The Legal Services Board (the LSB) started its work on 1 January 2010. After a few days off, they soon got to work on the 4 January. You may have seen the results of their first commissioned YouGov survey which determined that more than two-thirds of consumers have ‘little or no knowledge’ of what lawyers do. This isn’t just about what we do to justify the excessive bills we produce or how we spend our time in the office (current snow storms permitting), but what the role of a lawyer actually is. Good work. Let’s hope the next survey of lawyers doesn’t come back with the same result. It is probably not surprising then, that less than half of those surveyed felt able to judge the quality of service they are provided. Hurrah! It gets even better: 77% said they had not shopped around to find the best value (cheapest) lawyer and more than three-quarters were ‘satisfied’ or ‘very satisfied’ with the service they had been provided with.
Surely this wasn’t the result that the LSB was hoping for? So much for starting with a bang! The Chairman, David Edmonds has recognised that consumers don’t have the information or skills to choose a lawyer. Surely that’s why they need a lawyer in the first place! But the bad news then starts: the LSB’s goal is “to enhance the interests of consumers through effective competition and more innovative ways of delivering legal services.” So rather than an expensive national campaign to educate the country on what a lawyer is expected to do, the LSB are instead suggesting that lawyers embrace innovation and compete on price.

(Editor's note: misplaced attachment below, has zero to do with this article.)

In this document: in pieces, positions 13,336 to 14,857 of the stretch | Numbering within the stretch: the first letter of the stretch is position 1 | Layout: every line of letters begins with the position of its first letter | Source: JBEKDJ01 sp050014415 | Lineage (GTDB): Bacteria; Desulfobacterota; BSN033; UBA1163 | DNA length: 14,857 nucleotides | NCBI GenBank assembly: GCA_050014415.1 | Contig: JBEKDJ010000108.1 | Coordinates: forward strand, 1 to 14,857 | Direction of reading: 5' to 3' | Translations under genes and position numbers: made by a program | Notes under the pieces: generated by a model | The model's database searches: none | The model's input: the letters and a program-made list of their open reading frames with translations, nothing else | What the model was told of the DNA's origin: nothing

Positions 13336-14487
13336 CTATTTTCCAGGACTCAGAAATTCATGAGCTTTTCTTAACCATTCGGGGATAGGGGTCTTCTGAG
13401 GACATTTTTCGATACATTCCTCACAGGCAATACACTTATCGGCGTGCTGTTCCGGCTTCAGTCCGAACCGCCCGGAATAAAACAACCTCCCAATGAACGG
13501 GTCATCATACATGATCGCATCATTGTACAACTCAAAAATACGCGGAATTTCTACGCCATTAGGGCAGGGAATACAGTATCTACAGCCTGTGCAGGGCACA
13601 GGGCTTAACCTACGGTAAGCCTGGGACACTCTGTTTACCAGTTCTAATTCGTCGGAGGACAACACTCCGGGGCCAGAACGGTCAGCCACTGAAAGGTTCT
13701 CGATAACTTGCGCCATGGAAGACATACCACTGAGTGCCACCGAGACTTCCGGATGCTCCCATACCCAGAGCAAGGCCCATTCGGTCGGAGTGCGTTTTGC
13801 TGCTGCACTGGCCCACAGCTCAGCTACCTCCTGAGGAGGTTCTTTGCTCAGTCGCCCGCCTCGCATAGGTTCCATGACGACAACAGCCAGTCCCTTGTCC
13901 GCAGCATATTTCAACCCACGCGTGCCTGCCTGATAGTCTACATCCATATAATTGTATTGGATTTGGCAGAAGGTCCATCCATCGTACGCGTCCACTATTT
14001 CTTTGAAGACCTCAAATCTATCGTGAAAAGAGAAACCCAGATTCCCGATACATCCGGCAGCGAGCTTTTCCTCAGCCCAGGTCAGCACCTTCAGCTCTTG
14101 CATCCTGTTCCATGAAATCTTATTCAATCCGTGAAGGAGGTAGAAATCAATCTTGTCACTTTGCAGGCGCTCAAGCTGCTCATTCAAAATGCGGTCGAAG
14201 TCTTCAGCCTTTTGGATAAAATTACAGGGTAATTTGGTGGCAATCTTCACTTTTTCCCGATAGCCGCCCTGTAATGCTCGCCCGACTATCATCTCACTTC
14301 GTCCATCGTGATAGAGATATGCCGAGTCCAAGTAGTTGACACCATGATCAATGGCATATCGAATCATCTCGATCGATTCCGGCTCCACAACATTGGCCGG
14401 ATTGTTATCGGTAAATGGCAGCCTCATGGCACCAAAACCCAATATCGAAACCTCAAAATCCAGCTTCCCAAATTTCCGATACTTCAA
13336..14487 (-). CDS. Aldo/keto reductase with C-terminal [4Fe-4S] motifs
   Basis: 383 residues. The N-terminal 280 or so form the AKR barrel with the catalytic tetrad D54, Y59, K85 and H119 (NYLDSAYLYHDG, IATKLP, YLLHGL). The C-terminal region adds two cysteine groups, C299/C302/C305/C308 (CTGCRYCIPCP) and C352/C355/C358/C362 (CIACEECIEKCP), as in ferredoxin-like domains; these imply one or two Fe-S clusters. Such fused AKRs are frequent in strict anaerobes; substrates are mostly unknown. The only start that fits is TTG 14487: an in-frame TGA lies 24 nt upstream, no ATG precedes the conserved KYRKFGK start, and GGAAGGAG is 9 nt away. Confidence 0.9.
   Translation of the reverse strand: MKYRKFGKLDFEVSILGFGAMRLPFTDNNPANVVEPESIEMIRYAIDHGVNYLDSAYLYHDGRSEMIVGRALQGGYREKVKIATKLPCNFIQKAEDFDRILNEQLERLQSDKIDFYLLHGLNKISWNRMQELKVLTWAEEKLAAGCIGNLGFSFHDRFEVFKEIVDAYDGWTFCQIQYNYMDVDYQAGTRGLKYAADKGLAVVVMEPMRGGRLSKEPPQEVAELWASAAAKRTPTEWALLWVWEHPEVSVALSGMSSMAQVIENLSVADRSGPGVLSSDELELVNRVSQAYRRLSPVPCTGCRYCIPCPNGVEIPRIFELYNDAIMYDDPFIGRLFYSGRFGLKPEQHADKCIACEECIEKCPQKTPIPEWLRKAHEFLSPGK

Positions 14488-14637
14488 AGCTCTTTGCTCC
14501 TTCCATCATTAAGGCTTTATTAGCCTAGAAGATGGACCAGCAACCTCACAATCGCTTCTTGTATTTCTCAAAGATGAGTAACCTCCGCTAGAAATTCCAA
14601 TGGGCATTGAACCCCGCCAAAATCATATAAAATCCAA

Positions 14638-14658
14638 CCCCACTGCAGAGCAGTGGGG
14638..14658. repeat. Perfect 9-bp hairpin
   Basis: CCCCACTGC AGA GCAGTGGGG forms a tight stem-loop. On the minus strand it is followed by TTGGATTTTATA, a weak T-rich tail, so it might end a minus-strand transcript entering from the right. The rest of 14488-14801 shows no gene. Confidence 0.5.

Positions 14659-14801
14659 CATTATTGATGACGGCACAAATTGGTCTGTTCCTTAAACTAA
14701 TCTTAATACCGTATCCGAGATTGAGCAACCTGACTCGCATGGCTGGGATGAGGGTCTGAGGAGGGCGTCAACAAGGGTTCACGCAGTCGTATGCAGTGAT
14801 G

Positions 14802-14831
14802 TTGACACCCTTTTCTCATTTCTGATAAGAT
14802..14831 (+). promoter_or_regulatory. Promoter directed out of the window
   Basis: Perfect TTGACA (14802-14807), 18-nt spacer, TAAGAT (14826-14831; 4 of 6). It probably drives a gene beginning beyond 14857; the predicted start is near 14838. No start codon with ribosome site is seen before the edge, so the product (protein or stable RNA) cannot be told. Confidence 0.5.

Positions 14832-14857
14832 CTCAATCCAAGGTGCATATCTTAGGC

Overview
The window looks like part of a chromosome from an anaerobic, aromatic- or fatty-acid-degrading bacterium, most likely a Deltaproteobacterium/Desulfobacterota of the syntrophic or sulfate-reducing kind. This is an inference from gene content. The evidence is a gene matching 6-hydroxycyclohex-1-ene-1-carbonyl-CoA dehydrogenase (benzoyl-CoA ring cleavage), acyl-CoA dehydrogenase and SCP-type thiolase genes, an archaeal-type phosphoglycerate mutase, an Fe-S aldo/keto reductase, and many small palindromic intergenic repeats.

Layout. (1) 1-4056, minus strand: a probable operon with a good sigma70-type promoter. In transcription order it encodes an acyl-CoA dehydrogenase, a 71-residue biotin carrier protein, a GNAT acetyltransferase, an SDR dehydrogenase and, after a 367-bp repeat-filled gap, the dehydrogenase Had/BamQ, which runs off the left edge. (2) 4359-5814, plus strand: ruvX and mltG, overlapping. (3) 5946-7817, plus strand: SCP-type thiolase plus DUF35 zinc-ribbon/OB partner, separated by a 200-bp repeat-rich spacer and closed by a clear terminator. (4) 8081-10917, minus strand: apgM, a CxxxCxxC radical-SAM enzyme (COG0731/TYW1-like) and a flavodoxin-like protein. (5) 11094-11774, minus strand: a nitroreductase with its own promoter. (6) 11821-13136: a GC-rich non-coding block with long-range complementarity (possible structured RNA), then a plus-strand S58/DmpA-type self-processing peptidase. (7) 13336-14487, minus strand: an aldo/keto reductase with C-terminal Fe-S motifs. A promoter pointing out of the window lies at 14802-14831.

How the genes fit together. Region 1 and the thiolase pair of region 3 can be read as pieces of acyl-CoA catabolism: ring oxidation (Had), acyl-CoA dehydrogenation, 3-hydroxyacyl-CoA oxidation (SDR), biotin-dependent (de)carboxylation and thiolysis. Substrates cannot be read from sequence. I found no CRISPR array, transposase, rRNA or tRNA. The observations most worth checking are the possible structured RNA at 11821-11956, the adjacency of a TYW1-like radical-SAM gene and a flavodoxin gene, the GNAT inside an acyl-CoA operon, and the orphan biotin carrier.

I am sure that many firms are already contemplating their own standing, appeal and position in the market given the imminent and much anticipated overhaul of legal services. The survey gives us a glimmer of hope with only 13% of respondents saying they would buy legal services from the supermarket. However, I believe similar statistics were produced from surveys 15 years ago when consumers were asked if they would buy milk from the supermarket.
It would be foolish to rest on our laurels. Times are changing and soon we will be held to account for our methods of charging, photocopying fees and time spent on ‘research’. So in haste I am now starting work on a new fully illustrated client information leaflet. I’ve already got a title in mind: Janet and John go to the Solicitors. In all good supermarkets soon!